Algeria said it sent a senior official to neighbouring Niger on Thursday to pursue a diplomatic initiative following a coup that has sparked threats of regional military intervention.
The foreign ministry's secretary general, Lounes Magramane, "will be visiting" Niger on Thursday, the ministry said on X, formerly known as Twitter.
Niger's Voice of the Sahel radio station later said he met members of the military-appointed government, including Prime Minister Ali Mahaman Lamine Zeine, Defence Minister Salifou Mody, Foreign Minister Bakary Yaou Sangare and Justice Minister Alio Daouda.
The visit comes a day after Algerian Foreign Minister Ahmed Attaf began a tour of West African countries in a bid to find a solution in a crisis in which Algiers firmly opposes any military intervention.
The Economic Community of West African States (ECOWAS) has threatened to use force to reinstate the elected president, Mohamed Bazoum, who was toppled by members of his guard on July 26.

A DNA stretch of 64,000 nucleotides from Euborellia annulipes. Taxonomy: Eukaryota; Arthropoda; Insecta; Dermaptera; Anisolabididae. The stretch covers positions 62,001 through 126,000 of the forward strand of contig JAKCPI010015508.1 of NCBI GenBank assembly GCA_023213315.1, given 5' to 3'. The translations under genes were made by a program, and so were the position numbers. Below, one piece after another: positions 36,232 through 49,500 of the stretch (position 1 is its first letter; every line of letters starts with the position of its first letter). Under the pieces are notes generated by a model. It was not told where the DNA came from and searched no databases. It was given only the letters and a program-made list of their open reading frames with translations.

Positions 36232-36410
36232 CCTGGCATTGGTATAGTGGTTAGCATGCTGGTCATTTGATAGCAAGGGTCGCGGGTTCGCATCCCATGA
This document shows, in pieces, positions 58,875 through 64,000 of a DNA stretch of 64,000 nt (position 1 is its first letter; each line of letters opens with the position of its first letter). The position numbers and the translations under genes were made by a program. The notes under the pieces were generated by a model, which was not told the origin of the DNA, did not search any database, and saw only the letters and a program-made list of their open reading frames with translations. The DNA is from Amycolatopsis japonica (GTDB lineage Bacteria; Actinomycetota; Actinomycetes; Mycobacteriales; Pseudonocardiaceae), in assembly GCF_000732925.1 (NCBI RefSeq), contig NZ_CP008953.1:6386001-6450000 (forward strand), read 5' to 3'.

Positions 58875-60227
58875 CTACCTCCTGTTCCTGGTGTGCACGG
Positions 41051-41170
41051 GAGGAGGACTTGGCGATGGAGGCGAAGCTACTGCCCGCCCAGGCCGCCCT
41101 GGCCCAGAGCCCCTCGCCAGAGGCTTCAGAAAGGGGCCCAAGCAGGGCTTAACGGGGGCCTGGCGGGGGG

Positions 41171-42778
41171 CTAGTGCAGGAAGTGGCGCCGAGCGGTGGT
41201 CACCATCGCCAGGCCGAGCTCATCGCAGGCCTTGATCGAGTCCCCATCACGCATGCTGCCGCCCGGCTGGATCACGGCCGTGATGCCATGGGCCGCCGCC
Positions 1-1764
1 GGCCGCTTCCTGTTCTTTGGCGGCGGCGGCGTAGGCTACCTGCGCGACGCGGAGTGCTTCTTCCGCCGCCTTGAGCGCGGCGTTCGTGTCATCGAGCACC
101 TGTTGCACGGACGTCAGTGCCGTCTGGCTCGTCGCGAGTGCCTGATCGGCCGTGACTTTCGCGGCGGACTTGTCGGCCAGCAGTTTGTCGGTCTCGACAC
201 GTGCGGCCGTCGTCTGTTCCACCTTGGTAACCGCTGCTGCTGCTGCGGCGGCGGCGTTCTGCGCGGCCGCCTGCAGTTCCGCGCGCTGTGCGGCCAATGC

The bloc, which has also imposed trade sanctions against Niger, has stressed that any intervention would be a last resort and that it prefers a diplomatic outcome.
Magramane's visit is another step in Algiers' "unceasing efforts... to contribute to a peaceful solution to the crisis in Niger, avoiding increased risks for this neighbouring and brotherly country and for the entire region", the Algerian foreign ministry said.
Algeria, which shares a 1,000-kilometre (600-mile) southern land border with Niger, has previously cautioned against a military solution, which President Abdelmadjid Tebboune said would be "a direct threat" to his country.
He stressed "there will be no solution without us (Algeria). We are the first people affected".
Algeria -- Africa's largest country -- also shares borders with Libya and Mali, both in the throes of years-long conflicts.
Niger is the fourth nation in West Africa since 2020 to suffer a coup, following Burkina Faso, Guinea and Mali.
The juntas in Burkina Faso and Mali have said that any military intervention in their neighbour would be considered a "declaration of war" against their countries.
In the event of a military operation, "the entire Sahel will go up in flames," Tebboune has said.